After taking the maximum amount of science courses throughout high school and finding that I actually enjoyed them, the decision to pursue an undergraduate degree in the Life Sciences program at McMaster University was basically a no-brainer. Once I survived through the dreaded mandatory first year courses, I was able to take courses that I was actually interested in and could learn about topics like viral pathogenesis, immune-cell cancer therapies, allergies, and autoimmune diseases. During my four years at McMaster, I was fortunate enough to gain laboratory research experience in three different labs, all of which studied various aspects of infectious disease centered around different pathological agents (Plasmodium falciparum and malaria, respiratory syncytial virus (RSV), and Pseudomonas aeruginosa for cystic fibrosis). This definitely solidified my interest in biological research, particularly in the field of infectious disease. The fact that all of the supervisors that I worked with were tremendously inspiring and brilliant scientists was a huge factor in my desire to research. Furthermore, experiencing three different lab environments not only equipped me with the technical skills I would need for research, but also gave me a glimpse into the different lab environments that exist – both the good and the bad.

By the time I finished fourth year as an Honours Biochemistry and Biomedical Sciences specialist, I knew that I wanted to continue in research and began my Masters degree in the lab of Dr. Stephen Girardin at the University of Toronto. I didn’t stray too far from my infectious disease background and I’m currently studying how our cells respond to dangerous bacteria like Shigella flexneri and Salmonella typhimurium by rearranging their genes and generating new proteins during infection. When I first started my Masters I never expected to enjoy my project or the lab environment as much as I do. I later transferred into the PhD stream and am now roughly one year away from defending my thesis. Although research can be challenging at times, its exciting to explore the unchartered waters of scientific knowledge and to become an expert at a specific topic within your field. I’m eager to see where my project leads next and for what the future has in store for me with respect to my career path.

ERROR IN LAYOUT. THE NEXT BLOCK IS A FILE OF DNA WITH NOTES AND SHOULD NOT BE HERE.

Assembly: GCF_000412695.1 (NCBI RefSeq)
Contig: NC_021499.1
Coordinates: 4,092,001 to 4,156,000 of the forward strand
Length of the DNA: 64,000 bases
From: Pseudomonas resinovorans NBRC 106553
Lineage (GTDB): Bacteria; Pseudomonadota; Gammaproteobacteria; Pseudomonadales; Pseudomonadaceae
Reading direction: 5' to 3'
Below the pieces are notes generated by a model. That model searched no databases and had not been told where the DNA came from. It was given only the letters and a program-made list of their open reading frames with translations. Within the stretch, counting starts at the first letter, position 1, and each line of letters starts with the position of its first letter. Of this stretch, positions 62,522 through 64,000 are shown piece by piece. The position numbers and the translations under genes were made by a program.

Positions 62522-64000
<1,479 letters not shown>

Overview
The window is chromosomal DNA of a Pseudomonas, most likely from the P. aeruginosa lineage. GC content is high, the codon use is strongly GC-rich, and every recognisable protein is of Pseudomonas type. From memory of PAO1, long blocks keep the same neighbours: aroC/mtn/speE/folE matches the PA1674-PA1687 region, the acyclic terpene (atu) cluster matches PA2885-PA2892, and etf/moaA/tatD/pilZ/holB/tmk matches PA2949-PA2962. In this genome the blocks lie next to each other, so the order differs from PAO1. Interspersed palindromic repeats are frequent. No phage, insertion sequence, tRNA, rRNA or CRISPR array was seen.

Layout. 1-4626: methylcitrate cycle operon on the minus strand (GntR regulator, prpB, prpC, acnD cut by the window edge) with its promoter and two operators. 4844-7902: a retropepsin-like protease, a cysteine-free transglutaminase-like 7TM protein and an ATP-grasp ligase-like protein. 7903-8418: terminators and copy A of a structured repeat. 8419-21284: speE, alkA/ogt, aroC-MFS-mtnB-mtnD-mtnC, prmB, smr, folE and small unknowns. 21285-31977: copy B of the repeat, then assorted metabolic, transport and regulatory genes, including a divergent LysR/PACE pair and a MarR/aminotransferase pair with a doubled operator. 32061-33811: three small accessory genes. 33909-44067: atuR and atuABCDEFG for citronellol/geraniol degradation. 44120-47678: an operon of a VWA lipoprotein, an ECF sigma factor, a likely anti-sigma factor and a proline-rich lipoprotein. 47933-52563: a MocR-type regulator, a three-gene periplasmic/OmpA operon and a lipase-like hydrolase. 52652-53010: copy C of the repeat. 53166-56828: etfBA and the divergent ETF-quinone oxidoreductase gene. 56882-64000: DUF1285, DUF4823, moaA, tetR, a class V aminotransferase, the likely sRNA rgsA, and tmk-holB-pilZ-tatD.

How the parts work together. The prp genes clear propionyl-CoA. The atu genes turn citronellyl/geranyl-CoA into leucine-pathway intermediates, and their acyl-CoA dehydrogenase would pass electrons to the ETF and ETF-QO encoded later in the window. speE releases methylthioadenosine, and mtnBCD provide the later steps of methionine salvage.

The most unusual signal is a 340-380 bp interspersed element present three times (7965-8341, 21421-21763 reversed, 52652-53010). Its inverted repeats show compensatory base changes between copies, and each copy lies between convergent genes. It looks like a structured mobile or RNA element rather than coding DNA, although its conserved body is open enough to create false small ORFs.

Where do you see yourself in 10 years?

Hopefully working in a life sciences industry position at a job that I love! Right now I’m leaning towards a career in medical writing but I wouldn’t be surprised if my career path had changed a couple times by then.